I've recently said to my lovely friend Winn Smith, that I'm glad I've taken up writing, and that I am on Twitter. Why? Because I wouldn't have met her otherwise. It all started out with me posting a link to my short stories and she downloaded them and tweeted that she really enjoyed the bok. Of course I was flattered, I would be lying if I said I wasn't, but somehow it started a wonderful series (novel-sized by now) of e-mail exchanges about everything in life, and of course: writing. She's become a beta reader, a proofreader (very good one, I will add), a humorist and a friend. We're going to meet up shortly for the first time, because, although both living in London, we haven't managed to find a date in over a year. Sad, but true. I'm really looking forward to meeting her in person.
In fact, due to social media, I've become friends with quite a few people. Readers, who got in touch and befriended me on Facebook, now get a close update on what I'm up to. We chat, have exchanges about our everyday life, support each other when the going gets tough, etc. I've learned that many readers like to see a human being behind the author, and that they are also very interested in getting involved in the process of the writing. A few have offered to beta read my books, or I've asked them straight out. For an author there's almost nothing more important than beta readers in the early stages. Here is where a reader can have a say and be a big part of making a novel better. Although many authors say they write for themselves, as I do, I also want my readers to like what I'm writing. They need to connect to the book in order to feel something, so if they collectively don't like something in a book, I must go a back to square one and change it. Not that it ever happened, but my beta readers have their say and I take them seriously.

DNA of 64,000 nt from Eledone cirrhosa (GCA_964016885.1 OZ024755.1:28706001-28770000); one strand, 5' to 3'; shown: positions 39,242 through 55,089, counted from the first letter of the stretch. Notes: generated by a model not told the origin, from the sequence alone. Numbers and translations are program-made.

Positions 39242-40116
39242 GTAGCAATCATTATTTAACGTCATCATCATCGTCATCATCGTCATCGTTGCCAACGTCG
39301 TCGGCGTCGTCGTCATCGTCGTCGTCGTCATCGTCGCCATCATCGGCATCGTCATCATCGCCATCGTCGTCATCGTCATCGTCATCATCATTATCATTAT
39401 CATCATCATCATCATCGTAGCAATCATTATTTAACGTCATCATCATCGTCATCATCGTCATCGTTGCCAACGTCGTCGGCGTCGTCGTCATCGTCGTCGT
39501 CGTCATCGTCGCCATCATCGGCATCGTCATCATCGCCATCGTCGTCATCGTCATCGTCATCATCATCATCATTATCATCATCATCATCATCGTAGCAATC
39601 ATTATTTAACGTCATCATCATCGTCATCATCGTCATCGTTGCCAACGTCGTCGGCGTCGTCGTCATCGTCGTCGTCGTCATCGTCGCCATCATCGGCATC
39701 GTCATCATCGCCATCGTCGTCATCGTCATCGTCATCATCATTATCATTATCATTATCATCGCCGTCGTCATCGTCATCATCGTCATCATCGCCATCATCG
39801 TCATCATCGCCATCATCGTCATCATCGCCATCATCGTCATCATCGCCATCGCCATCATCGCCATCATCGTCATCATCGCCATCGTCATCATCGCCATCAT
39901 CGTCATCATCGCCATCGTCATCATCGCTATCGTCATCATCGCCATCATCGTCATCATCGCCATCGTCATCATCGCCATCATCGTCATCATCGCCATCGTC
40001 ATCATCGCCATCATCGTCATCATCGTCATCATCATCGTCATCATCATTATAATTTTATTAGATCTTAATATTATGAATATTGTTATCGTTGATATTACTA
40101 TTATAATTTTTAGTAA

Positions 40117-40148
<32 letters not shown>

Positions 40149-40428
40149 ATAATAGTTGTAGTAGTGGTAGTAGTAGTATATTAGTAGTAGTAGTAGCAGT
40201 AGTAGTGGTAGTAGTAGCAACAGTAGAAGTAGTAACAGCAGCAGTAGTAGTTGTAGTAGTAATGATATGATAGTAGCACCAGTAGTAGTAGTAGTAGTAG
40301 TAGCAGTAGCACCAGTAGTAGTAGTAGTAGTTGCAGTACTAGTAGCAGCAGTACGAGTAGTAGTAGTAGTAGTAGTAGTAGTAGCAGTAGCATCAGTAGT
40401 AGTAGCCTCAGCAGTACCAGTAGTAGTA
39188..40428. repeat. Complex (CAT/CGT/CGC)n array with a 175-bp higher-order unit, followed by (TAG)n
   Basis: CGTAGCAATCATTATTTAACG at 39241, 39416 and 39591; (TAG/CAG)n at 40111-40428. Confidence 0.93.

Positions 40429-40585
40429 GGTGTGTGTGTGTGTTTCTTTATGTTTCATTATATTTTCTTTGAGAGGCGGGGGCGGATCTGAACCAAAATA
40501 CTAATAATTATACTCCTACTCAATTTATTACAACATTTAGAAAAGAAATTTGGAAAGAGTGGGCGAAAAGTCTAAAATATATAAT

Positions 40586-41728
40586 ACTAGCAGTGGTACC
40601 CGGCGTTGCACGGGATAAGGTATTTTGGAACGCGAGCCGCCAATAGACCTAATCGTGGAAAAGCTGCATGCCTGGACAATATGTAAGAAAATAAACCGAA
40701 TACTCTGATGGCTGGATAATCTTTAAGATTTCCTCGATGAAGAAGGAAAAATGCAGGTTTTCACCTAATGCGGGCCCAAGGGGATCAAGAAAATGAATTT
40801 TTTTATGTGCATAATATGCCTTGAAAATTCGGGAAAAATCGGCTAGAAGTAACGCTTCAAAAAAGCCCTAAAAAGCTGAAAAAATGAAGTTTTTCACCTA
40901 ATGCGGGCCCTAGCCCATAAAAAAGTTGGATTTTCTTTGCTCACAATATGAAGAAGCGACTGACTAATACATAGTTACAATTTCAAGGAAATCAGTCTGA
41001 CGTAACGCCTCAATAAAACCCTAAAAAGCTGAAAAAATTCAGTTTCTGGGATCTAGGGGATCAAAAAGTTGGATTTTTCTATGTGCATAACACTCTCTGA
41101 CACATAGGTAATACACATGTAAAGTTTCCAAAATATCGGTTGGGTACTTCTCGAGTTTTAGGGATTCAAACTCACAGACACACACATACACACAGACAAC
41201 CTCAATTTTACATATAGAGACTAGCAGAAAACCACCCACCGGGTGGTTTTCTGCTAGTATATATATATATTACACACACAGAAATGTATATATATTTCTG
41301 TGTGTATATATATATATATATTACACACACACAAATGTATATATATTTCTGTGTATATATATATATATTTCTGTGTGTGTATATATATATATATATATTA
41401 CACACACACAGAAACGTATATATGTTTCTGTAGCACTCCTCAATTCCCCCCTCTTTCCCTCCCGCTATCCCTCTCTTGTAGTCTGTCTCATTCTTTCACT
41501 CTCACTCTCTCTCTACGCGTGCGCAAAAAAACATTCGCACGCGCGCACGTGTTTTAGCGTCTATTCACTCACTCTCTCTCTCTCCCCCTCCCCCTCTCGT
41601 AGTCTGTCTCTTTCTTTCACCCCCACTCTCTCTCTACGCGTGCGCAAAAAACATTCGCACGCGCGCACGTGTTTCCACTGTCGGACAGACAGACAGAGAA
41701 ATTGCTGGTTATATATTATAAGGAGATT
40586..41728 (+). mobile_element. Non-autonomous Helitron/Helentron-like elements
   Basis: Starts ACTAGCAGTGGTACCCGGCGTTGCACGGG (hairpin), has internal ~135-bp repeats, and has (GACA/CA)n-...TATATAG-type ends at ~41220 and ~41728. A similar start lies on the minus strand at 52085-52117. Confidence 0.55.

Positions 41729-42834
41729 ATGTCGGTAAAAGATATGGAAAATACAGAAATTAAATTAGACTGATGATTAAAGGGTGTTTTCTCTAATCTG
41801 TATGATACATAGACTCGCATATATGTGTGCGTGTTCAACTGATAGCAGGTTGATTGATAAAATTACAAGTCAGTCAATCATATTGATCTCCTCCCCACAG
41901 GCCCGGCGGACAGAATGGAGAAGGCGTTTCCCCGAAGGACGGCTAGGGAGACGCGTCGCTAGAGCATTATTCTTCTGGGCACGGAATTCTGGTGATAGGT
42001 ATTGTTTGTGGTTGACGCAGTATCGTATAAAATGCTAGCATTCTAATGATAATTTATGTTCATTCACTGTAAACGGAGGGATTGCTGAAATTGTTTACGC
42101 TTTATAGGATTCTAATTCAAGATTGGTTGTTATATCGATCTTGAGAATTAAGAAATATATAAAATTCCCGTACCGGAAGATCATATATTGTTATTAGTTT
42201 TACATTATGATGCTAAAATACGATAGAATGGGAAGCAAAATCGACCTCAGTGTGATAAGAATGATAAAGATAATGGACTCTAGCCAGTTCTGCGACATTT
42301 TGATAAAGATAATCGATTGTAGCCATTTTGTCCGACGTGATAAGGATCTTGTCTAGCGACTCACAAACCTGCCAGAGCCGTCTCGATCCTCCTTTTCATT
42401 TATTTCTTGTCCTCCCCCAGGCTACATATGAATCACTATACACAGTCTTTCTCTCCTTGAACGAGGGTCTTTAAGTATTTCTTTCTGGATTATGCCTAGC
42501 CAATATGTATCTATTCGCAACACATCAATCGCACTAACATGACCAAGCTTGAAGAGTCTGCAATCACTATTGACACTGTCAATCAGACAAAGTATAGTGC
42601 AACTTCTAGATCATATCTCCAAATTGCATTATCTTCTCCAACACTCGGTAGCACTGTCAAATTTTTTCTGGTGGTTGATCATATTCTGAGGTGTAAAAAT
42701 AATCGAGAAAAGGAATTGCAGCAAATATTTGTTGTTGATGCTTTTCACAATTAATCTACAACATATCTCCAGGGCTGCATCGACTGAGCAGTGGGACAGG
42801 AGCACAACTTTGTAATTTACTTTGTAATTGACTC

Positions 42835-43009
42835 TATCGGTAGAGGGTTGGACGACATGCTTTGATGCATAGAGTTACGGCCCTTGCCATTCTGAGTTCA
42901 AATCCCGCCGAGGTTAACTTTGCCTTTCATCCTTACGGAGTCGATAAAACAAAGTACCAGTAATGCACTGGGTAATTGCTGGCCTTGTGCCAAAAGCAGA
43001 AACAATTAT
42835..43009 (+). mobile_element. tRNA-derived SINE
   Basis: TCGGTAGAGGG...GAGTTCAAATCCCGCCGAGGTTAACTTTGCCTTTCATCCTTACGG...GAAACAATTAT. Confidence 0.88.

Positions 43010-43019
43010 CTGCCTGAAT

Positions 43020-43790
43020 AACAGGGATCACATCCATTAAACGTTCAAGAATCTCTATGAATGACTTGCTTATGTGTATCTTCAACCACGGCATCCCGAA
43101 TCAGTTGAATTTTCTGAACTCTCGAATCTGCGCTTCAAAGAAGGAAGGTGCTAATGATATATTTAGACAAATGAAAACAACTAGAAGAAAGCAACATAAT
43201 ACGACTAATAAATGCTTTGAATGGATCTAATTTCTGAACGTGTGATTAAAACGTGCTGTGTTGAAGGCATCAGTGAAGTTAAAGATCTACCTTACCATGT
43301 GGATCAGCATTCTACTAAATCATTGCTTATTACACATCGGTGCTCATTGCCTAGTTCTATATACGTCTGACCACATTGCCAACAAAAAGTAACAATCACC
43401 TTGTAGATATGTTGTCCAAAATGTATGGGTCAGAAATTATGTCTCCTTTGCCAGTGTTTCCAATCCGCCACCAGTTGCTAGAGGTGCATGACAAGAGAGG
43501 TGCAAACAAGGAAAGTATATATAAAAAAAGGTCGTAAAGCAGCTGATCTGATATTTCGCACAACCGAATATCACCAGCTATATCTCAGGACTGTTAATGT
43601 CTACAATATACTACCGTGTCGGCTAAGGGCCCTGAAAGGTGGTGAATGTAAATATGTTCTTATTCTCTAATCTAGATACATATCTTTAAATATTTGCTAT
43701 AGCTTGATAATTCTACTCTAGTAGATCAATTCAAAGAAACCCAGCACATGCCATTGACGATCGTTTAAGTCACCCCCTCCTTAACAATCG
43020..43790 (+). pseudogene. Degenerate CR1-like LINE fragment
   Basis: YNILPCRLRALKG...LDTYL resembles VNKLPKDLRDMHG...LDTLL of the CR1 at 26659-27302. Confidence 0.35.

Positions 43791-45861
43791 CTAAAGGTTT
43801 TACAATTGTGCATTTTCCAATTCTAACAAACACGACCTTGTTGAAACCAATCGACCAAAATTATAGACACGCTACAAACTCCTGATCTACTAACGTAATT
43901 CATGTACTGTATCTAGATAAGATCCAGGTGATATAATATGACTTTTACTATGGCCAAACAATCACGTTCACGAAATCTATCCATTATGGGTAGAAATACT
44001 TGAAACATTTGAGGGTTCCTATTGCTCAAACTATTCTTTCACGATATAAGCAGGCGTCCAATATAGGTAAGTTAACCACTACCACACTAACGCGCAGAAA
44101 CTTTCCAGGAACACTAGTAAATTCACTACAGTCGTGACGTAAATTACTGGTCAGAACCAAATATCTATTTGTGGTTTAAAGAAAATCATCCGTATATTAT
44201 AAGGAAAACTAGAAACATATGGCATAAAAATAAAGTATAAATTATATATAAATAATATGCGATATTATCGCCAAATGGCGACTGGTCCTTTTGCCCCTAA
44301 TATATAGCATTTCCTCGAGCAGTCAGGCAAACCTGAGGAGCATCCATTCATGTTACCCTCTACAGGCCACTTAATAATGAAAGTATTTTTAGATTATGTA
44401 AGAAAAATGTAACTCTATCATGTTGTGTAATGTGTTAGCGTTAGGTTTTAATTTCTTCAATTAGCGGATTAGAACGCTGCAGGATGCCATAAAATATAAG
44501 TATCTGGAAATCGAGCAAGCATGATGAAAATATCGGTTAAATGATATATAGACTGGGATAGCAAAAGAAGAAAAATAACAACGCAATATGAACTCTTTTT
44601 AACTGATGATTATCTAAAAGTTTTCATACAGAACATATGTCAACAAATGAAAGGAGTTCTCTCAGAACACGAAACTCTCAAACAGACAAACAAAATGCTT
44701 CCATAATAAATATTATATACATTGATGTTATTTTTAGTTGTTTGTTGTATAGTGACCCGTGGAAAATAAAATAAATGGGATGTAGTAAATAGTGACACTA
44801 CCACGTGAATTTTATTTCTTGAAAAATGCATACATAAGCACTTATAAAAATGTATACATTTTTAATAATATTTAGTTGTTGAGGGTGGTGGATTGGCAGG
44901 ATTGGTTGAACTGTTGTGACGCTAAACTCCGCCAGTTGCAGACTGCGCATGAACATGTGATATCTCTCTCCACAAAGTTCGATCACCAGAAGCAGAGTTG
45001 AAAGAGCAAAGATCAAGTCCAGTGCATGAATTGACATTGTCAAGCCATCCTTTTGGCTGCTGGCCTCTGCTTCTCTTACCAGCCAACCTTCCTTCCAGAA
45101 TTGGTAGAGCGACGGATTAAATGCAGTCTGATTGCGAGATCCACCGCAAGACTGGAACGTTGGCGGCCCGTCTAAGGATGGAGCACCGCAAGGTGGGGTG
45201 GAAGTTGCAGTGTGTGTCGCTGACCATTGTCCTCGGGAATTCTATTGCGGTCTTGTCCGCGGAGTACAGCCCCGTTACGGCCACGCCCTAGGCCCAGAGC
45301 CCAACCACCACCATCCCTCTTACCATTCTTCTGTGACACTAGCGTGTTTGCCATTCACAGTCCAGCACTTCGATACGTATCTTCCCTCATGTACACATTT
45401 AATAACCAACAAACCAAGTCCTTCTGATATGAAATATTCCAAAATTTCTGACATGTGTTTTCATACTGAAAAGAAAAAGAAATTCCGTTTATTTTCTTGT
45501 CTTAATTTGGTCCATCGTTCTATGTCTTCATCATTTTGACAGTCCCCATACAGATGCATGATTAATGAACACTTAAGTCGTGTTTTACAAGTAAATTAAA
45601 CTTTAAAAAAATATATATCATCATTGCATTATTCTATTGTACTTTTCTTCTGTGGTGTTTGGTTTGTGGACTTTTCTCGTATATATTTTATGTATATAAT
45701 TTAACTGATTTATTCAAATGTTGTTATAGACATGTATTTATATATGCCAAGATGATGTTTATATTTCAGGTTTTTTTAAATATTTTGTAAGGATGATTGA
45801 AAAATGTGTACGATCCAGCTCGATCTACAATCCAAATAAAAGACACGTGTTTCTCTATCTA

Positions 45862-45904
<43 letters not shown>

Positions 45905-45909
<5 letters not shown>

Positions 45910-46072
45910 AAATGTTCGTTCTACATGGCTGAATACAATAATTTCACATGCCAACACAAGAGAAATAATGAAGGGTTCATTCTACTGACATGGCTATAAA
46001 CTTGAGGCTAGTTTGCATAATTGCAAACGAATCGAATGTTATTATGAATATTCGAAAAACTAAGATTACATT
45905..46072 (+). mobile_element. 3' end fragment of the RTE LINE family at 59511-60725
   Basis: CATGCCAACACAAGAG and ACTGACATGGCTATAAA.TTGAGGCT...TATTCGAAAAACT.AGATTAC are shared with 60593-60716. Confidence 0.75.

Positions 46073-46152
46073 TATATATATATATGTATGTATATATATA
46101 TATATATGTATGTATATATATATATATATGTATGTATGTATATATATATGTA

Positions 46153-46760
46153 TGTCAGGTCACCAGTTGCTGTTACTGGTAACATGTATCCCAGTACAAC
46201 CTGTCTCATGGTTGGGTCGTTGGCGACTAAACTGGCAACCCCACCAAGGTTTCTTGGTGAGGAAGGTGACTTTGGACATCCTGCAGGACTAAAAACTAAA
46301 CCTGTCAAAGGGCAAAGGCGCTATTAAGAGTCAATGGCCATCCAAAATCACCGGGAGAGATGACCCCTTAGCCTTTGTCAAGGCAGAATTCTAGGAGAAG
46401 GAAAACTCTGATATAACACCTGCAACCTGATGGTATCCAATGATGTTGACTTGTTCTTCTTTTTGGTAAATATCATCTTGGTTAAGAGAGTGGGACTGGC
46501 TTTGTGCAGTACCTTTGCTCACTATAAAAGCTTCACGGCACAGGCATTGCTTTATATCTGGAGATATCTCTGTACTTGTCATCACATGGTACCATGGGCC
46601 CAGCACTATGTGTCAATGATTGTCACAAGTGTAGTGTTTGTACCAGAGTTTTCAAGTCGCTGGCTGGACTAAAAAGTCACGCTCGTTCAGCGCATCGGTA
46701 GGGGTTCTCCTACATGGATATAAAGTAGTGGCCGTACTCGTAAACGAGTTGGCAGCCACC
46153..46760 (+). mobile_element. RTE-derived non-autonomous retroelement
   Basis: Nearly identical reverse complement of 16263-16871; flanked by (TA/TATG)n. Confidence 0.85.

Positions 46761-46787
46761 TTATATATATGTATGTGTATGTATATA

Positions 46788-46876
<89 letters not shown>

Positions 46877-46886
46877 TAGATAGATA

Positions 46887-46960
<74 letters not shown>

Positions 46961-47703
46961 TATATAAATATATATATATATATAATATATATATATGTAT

I've also seen enthusiastic tweets about my books or my writing, often from people I have never spoken to. They share their emotions through Twitter or Facebook with their friends, which, to me, is means the world. Nothing is better than word of mouth in the publishing business.
So, yes, it's not all bad in the virtual world. As long as the good outweighs the bad, I'm happy to be part of it.